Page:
When you have alopecia, people tell you that it’s caused by stress…and then they tell you not to stress about it. Good one. How can you not be at least slightly worried about your health when handfuls of hair are falling out each day?! Well, I find that it is a daily struggle as I lose more and have no idea when it will stop. I know you’ll agree that it’s difficult to hear: ‘It’s just hair.’ I know people mean well and are trying to be supportive, but personally I then feel guilty, like I’m being vain for mourning something superficial. It’s also hard to hear: ‘So-and-so (insert famous actress above) shaved her head for that movie and looked great.’ Again, I know intentions are well and they’re trying to be supportive, but we did not choose this new ‘do and unlike celebrities, we aren’t getting paid for it! My best advice: Cry as much as you need to, a person has the right to mourn any loss. However, if you are dwelling too much, try really hard to remind yourself that hair is just one small piece of your physical being. It does not define you. Just as much as your fingernails, or skin, or size or any other element of the physical body does not define you!
There is no cure for alopecia, only treatments and the success varies for each case. Along with the clinical treatments of corticosteroid injections, (yes, shots in the head), and topical creams/ointments, there are alternatives that may aid in hair growth. Here is a list of what I’ve researched:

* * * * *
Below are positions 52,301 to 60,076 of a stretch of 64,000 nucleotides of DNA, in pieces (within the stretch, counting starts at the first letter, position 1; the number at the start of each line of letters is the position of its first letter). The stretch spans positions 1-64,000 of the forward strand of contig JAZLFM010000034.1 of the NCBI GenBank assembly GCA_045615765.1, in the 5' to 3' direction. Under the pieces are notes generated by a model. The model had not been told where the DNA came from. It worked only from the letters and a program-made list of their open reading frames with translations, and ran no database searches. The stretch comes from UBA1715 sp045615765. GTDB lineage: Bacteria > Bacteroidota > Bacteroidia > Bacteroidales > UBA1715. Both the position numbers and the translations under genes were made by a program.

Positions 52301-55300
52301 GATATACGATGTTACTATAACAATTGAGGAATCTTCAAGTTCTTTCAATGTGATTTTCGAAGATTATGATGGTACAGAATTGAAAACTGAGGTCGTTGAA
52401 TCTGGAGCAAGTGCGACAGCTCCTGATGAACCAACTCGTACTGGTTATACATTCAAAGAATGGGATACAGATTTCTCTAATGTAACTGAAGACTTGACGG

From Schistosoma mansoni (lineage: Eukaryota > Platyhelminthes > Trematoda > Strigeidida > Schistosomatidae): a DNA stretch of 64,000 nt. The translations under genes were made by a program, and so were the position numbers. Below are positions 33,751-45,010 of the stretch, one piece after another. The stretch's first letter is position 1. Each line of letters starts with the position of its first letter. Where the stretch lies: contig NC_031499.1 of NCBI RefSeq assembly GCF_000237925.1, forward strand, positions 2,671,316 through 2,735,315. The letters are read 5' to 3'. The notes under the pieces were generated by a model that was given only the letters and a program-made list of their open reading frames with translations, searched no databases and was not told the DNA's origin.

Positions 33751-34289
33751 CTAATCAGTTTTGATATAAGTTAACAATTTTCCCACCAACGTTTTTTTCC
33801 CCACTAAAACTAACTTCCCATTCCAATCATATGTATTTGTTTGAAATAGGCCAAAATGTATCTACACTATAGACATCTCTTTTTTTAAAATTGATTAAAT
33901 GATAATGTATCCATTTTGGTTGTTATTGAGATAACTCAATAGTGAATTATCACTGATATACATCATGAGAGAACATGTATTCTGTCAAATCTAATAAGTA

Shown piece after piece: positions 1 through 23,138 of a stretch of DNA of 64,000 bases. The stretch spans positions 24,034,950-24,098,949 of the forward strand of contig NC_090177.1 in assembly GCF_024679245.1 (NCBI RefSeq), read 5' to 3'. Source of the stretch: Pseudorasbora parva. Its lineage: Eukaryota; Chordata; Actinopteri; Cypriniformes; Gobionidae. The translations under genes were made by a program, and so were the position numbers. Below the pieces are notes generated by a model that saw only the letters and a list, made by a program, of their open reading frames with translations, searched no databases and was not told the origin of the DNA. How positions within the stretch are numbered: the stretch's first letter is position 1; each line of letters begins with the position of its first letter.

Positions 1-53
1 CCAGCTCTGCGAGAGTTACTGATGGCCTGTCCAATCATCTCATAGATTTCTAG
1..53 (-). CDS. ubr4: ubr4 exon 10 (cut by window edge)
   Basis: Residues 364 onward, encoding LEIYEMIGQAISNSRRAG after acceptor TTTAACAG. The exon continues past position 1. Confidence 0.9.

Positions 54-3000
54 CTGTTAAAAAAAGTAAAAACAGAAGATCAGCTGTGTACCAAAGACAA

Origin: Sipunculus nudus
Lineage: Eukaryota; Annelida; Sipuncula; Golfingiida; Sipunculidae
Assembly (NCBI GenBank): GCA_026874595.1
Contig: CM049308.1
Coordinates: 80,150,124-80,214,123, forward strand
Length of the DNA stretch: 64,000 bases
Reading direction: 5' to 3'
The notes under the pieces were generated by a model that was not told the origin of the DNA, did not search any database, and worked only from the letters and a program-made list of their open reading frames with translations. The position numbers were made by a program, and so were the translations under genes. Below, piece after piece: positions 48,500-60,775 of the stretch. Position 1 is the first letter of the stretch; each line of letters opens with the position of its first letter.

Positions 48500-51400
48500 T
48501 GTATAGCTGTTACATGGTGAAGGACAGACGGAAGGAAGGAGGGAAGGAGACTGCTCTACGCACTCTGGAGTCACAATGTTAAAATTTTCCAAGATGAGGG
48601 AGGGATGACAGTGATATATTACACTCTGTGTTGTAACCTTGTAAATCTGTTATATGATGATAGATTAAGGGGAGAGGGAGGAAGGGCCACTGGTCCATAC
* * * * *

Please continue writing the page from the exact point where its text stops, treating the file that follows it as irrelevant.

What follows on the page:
- Vitamins and Minerals: folic acid, biotin, vitamin A, vitamin B6, vitamin B12, vitamin C, vitamin D, vitamin E, iron, copper, zinc
- Plant extracts: tea tree oil, he shou wu, nettle extract, saw palmetto, gotu kola
- Essential Oils: Rosemary, Lavender, Cedarwood, Sandalwood – mixed in a base of either vitamin E, jojoba, or olive oil
- Apple Cider Vinegar
- Coconut oil
- Onion Juice
I saw my dermatologist last week and both she and a friend of mine suggested some dietary changes to possibly help remedy the problem: elimination of dairy and gluten and other inflammation causing foods. Where there is hair loss, the follicles are inflamed, so an anti-inflammatory diet can’t hurt.
A helpful list of anti-inflammatory foods…
…and the top ten inflammatory foods to avoid like the plague:
Honestly, I felt annoyed after reading these lists. I don’t want to be that person with the strict diet constrictions. Plus, I had just gone 9-ish months without some of my favorite foods and now I’m supposed to eliminate even more?! I really love cheese with my wine, especially those unpasteurized soft cheeses that you’re not supposed to consume while pregnant. I think I had a chocolate milkshake every night during my last trimester. I love dark beer. I love pasta. I love our weekly In-N-Out Double-Double Animal Style cheeseburgers. Fortunately, my favorite meal, sushi, is gluten free. I love rice, but no soy sauce…it contains wheat.